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2008 saw the release of Michael Haneke‘s shot-for-shot remake of his own brilliant film Funny Games, from 1997. In a way, it’s my favorite film of the year. But at the same time, it’s so fucking similar to the original version (one of my Top 10 Films of All Time) that it feels unfair to place it above my other favorite films of the year, specifically WALL-E and Timecrimes. Not to mention the fact that I first saw it at an advance screening way back in 2007. So I really don’t know how it’ll ultimately fit into my Favorite Films of the Year list, but I wanted to post this now, as lots of people are making their own lists, and maybe this is one I can convince people to either check out despite what they heard, or re-examine if they saw it and hated it.

For those that don’t know, Funny Games is about a family (a mother, father, son, and dog) whose vacation home is invaded by two young men wearing all white, who play vicious and deadly “games” with the family. Playing free bingo games with the family is considered fun, so visit Umbingo now and have fun! Now I don’t watch movies in any kind of intellectual or analytical way. I had seen the original film about 5 times, and had never had any idea there was some kind of message to it. I just thought it was a perfectly horrific thriller, one that constantly goes in the exact direction I want it to go. So it wasn’t until the remake came out, and I started reading reviews and following discussions on various movie-related blogs, that I was forced to confront all of Funny Games‘ pretensions and conflicted morality that I’ve been blissfully ignoring for quite a few years now. In addition, I would like to share to you about this free bets online that I have found recently. It’s a good catch!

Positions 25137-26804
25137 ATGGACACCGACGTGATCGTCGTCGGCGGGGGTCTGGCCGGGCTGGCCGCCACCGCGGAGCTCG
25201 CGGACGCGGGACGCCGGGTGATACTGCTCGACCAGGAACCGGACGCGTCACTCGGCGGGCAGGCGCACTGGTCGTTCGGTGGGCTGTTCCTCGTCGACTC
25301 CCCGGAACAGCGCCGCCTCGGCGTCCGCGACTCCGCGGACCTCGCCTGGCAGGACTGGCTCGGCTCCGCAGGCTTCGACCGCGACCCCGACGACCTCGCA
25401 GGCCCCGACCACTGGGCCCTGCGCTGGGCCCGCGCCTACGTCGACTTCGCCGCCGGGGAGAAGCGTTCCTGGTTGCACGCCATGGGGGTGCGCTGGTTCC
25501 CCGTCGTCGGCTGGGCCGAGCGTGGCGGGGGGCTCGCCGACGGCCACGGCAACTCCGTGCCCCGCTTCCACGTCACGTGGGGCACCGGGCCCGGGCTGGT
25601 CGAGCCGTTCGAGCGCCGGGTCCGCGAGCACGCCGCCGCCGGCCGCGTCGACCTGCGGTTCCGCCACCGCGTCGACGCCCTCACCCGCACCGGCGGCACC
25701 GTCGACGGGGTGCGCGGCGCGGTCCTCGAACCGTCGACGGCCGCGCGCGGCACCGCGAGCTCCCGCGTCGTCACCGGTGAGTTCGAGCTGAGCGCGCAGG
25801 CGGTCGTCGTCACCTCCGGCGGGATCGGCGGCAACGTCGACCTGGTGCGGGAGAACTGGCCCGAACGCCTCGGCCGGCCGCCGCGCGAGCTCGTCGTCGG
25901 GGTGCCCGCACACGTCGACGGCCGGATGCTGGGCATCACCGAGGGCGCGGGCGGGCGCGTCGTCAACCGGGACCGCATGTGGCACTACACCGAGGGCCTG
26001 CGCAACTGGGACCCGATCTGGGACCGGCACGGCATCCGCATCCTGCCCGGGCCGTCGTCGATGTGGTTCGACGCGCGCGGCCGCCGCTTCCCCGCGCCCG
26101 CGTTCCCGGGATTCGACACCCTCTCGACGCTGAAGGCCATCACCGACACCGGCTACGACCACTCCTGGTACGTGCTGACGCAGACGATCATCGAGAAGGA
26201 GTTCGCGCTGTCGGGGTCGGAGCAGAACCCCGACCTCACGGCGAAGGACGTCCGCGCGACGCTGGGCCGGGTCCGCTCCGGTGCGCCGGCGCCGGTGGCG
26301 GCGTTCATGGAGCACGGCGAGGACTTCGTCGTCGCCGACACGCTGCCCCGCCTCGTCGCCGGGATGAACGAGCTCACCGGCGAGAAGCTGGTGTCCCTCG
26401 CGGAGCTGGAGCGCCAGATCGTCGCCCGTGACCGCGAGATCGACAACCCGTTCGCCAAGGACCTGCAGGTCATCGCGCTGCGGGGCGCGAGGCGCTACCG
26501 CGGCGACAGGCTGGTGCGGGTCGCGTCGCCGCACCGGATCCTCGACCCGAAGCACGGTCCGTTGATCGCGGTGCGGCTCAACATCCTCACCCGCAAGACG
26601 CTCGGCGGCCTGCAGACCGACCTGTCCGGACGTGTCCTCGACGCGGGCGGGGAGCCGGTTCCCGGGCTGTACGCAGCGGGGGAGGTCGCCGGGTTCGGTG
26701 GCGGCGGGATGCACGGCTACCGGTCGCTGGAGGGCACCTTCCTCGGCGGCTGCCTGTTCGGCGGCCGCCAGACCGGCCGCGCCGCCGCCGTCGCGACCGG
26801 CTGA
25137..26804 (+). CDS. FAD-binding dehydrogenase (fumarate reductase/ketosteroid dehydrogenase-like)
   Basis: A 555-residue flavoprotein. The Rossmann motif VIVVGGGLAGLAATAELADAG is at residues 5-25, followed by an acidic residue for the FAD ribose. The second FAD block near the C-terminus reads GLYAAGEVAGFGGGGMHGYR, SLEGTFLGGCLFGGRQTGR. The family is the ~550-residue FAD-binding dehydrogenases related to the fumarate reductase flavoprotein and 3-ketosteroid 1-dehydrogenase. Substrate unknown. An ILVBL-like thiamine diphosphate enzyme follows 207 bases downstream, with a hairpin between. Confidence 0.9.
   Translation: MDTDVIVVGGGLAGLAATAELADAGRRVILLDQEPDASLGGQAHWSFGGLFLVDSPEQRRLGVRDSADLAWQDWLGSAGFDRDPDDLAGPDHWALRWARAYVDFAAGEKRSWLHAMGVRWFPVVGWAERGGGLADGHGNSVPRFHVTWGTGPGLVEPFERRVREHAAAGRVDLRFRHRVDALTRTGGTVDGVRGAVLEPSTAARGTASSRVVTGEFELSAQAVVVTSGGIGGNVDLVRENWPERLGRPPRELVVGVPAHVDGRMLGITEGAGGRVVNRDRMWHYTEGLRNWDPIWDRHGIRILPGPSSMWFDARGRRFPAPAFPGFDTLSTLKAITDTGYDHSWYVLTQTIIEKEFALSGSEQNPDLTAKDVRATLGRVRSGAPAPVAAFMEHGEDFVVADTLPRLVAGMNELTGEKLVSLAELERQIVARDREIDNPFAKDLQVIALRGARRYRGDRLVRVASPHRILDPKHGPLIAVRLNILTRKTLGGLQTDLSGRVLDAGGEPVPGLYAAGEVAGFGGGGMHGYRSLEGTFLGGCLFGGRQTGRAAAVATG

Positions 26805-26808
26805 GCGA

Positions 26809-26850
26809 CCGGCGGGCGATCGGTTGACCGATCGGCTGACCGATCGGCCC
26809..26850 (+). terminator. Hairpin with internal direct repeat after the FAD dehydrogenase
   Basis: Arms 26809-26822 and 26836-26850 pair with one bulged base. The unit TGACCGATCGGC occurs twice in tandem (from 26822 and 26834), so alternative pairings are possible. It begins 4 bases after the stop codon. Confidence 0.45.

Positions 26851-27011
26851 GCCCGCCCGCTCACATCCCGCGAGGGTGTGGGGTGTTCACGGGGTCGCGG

The consensus is that Haneke is either condemning violence in film, condemning audiences who like to watch violence in film, or probably both. Now that I can no longer view the film without this idea in my head, it’s easy to see how this conclusion can be reached. But I don’t know that the film is actually saying that so specifically. A theory that I came up with is that Haneke is not actually condemning movie violence, or the audience, so much as he’s trying to compel people to think more about why it is that they enjoy it, and open up discussion. If the audience ends up re-evaluating their outlook on cinema violence, and realizing maybe it’s wrong to cheer for people’s deaths, then great. But if they also think it over, and figure out “I like violence because of _____ and that’s ok with me, and I’m gonna keep on relishing violence”, then that’s just fine, too. But he doesn’t want people to accept things blindly.